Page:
Session: The Influence of Political Attitudes on Social Work and Social Policy (Society for Social Work and Research 24th Annual Conference - Reducing Racial and Economic Inequality)

6 The Influence of Political Attitudes on Social Work and Social Policy

Thursday, January 16, 2020: 1:30 PM-3:00 PM
Mint, ML 4 (Marriott Marquis Washington DC)
Cluster: Social Work Practice (SWP)
Symposium Organizer:
Vincent Fusaro, PhD, Boston College
Kerri Nicoll, PhD, Massachusetts College of Liberal Arts
Purpose: This symposium presents three papers on political attitudes and their influence on social policy and social work practice. Social policy is central to the well-being of social work clients, and many social workers actively work toward policy change for this reason. Policy, and the processes of designing, implementing, and changing policy, are indelibly shaped by political attitudes. Despite the centrality of political attitudes to social work policy practice, this topic has largely not been studied from a social work perspective. The three papers in this symposium--one on social work student attitudes toward social action, one on the relationship between interracial feelings of closeness and policy attitudes, and one on state variation in the salience of race and racial attitudes to policymaking--address this gap.

Method: All three studies are quantitative but use different data sources and methods. The first uses a national survey of social work students and a descriptive analysis. The second analyzes secondary data from the National Politics Study survey and quantitative modeling (multiple regression and ordinal logistic regression). The third paper uses multiple data sources including state-level policy and economic data and measures of racial salience obtained from other studies and generated for this analysis. It examines correlations of different measures of racial salience and uses OLS regression and Firth logistic regression to model state welfare policy implementation as a function of these variables.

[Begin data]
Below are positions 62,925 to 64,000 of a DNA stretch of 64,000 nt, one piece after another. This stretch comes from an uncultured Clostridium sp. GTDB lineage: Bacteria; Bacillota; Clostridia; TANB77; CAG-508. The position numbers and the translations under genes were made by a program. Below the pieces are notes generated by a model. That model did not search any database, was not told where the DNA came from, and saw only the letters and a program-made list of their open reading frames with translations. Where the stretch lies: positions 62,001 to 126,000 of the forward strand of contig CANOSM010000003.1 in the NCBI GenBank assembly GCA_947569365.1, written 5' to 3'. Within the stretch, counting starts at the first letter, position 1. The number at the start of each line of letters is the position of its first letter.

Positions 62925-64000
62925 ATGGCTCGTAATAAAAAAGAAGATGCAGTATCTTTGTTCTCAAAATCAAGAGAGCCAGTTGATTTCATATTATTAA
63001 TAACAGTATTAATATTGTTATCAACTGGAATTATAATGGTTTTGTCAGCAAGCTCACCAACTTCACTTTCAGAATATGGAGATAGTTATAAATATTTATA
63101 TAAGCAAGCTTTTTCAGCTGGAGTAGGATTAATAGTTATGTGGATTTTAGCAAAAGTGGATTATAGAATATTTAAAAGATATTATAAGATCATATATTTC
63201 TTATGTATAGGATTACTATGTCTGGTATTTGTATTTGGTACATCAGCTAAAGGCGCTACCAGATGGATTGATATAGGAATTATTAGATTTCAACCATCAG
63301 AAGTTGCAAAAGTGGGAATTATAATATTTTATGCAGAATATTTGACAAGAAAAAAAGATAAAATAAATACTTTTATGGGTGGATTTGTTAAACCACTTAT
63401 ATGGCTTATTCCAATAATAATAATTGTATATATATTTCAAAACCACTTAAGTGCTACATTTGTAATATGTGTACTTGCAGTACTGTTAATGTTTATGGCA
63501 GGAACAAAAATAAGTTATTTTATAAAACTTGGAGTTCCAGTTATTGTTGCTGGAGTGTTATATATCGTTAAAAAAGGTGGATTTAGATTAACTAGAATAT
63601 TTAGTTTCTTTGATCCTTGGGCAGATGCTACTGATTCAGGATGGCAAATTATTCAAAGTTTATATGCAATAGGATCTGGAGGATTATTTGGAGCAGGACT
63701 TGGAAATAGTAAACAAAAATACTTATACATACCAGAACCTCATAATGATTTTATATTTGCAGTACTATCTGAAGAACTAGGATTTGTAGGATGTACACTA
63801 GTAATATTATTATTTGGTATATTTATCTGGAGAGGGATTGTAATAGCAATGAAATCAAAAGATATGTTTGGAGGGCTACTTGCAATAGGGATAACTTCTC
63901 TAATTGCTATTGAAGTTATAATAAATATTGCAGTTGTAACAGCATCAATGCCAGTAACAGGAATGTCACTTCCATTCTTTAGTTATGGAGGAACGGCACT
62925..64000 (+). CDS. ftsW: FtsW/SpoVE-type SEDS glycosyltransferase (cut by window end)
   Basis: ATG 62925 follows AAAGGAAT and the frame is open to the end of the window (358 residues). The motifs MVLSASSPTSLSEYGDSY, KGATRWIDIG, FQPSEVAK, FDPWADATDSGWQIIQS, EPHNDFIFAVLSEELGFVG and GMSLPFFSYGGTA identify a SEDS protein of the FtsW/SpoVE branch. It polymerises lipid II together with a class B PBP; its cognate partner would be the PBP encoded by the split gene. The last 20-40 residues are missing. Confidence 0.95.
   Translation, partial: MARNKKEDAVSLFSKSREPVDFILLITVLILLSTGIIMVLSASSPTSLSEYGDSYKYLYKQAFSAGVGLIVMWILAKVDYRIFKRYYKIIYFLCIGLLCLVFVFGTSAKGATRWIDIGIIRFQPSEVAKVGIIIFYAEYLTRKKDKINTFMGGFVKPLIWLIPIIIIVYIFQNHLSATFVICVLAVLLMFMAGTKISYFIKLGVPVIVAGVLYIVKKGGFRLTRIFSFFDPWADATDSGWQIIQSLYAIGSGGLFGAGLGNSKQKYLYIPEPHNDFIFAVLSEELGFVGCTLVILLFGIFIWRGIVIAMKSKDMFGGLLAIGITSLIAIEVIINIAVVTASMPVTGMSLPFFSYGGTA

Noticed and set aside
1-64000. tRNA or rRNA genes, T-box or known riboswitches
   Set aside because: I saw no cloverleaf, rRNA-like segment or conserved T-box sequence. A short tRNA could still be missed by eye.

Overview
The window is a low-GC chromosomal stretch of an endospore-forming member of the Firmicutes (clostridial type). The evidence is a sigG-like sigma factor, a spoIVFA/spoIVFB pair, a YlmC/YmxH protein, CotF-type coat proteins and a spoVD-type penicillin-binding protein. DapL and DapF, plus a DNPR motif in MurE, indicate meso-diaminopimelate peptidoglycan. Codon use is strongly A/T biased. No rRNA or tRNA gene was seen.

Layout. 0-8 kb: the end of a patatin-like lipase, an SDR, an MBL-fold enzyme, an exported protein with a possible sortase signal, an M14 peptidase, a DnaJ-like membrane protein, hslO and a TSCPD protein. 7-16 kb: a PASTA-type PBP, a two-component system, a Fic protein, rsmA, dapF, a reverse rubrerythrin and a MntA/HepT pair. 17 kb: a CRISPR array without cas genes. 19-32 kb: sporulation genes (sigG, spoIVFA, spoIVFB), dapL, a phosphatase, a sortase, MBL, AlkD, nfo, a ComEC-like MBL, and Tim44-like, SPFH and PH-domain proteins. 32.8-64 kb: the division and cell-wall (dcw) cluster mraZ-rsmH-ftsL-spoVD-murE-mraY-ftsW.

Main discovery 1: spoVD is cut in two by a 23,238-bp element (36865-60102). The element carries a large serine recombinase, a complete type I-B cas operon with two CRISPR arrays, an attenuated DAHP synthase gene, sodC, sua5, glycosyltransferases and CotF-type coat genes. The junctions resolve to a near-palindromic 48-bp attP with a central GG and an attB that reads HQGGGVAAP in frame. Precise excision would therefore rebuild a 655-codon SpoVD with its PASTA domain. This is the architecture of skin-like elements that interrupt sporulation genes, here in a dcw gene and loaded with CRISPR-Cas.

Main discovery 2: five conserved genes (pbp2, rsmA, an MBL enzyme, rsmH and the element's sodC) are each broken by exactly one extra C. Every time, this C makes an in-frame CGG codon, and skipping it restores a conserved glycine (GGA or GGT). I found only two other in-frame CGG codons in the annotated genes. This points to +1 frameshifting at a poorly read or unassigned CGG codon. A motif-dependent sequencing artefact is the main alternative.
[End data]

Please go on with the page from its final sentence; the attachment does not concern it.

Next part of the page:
Results: The first paper finds that social work students, regardless of practice orientation (micro or macro), perceive social action to be important or very important and feel very confident or confident engaging in such action. It also finds that students place more importance on and have greater confidence engaging in interpersonal rather than community or structural level actions. Students of color are significantly more confident than white students in their ability to engage in social action. The second paper finds that system-legitimizing racial stereotypes distance minority groups from one another and harm cross-racial support for policies that advance minority interests. It also finds partial support for the role of legitimizing myths in explaining attitudes toward affirmative action. The last paper demonstrates that different measures of the salience of race to state policy are closely related and produce similar overall patterns when used as predictors in empirical models of state policy. There are differences, however, in the statistical significance of the results using different measures that indicate caution is warranted in inference.

Implications: The papers in this symposium collectively tell us that political attitudes are central to social work policy practice. Attitudes, especially attitudes about race, shape the design of and public support for social policies. Social work educators and social workers engaging in policy action should address the nature and consequences of such attitudes in their activities.

* noted as presenting author
Social Work Student Perceptions of Social Action
Amy Krings, MSW, PhD, Loyola University of Chicago School of Social Work; Michael Dentato, PhD, Loyola University, Chicago; Susan Grossman, PhD, Loyola University, Chicago
Racial Triangulation, Interracial Closeness, and Racial Policy Attitudes
Na Youn Lee, MSW, MIA, PhD, University of Mississippi
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